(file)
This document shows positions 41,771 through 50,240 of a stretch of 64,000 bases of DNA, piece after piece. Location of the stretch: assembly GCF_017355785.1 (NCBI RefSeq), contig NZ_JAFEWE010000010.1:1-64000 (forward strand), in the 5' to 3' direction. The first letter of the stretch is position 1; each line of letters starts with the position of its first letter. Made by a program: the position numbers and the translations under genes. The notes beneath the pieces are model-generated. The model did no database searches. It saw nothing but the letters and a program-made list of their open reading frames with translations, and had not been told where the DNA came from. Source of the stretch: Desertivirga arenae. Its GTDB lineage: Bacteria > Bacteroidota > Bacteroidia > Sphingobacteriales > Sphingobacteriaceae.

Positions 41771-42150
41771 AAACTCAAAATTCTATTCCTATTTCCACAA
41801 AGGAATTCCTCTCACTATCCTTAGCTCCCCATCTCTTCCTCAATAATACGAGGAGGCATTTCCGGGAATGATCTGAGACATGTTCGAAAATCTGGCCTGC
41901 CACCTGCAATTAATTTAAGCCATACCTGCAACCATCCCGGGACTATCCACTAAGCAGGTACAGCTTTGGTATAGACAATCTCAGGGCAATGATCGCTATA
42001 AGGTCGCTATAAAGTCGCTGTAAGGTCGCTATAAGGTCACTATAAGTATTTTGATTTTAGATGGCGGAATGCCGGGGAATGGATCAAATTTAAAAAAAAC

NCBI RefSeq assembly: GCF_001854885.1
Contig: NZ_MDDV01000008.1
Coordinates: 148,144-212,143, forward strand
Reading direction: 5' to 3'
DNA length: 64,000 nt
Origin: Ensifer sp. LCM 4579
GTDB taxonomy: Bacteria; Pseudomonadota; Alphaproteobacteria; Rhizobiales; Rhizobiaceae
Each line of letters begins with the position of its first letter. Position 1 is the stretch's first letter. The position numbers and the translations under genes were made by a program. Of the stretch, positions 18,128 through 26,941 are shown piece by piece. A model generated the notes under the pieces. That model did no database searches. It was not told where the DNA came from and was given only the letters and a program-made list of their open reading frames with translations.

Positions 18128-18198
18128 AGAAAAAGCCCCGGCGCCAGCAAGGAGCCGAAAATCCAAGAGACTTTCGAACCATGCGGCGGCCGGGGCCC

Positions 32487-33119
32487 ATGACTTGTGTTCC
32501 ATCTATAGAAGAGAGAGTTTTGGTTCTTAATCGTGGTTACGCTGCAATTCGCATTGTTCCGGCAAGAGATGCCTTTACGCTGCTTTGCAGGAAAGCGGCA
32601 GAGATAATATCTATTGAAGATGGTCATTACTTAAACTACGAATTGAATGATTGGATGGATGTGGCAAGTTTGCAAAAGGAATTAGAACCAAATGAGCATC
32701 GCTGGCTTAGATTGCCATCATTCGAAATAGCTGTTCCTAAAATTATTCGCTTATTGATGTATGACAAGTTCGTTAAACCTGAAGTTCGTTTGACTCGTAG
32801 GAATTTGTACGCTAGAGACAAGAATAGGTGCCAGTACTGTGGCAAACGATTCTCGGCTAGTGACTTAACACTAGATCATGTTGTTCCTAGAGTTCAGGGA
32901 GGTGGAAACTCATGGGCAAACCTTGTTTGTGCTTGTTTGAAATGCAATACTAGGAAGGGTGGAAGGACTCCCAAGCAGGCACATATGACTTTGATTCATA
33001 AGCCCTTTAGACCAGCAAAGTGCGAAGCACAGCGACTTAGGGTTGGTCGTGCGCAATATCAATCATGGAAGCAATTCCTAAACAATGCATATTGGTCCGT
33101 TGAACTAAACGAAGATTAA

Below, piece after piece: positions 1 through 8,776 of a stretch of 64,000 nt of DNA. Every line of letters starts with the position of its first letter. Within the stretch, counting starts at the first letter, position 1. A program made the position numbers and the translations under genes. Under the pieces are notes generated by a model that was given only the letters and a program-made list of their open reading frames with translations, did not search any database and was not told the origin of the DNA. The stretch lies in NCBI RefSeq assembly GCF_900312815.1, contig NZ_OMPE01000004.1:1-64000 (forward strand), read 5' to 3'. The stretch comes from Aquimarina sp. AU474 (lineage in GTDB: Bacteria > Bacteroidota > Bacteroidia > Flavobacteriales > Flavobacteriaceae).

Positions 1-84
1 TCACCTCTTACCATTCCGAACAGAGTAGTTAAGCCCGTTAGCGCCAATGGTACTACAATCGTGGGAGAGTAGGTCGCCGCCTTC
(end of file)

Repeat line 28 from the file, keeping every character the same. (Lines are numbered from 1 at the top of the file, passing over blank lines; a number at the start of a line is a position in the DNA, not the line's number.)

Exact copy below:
1 TCACCTCTTACCATTCCGAACAGAGTAGTTAAGCCCGTTAGCGCCAATGGTACTACAATCGTGGGAGAGTAGGTCGCCGCCTTC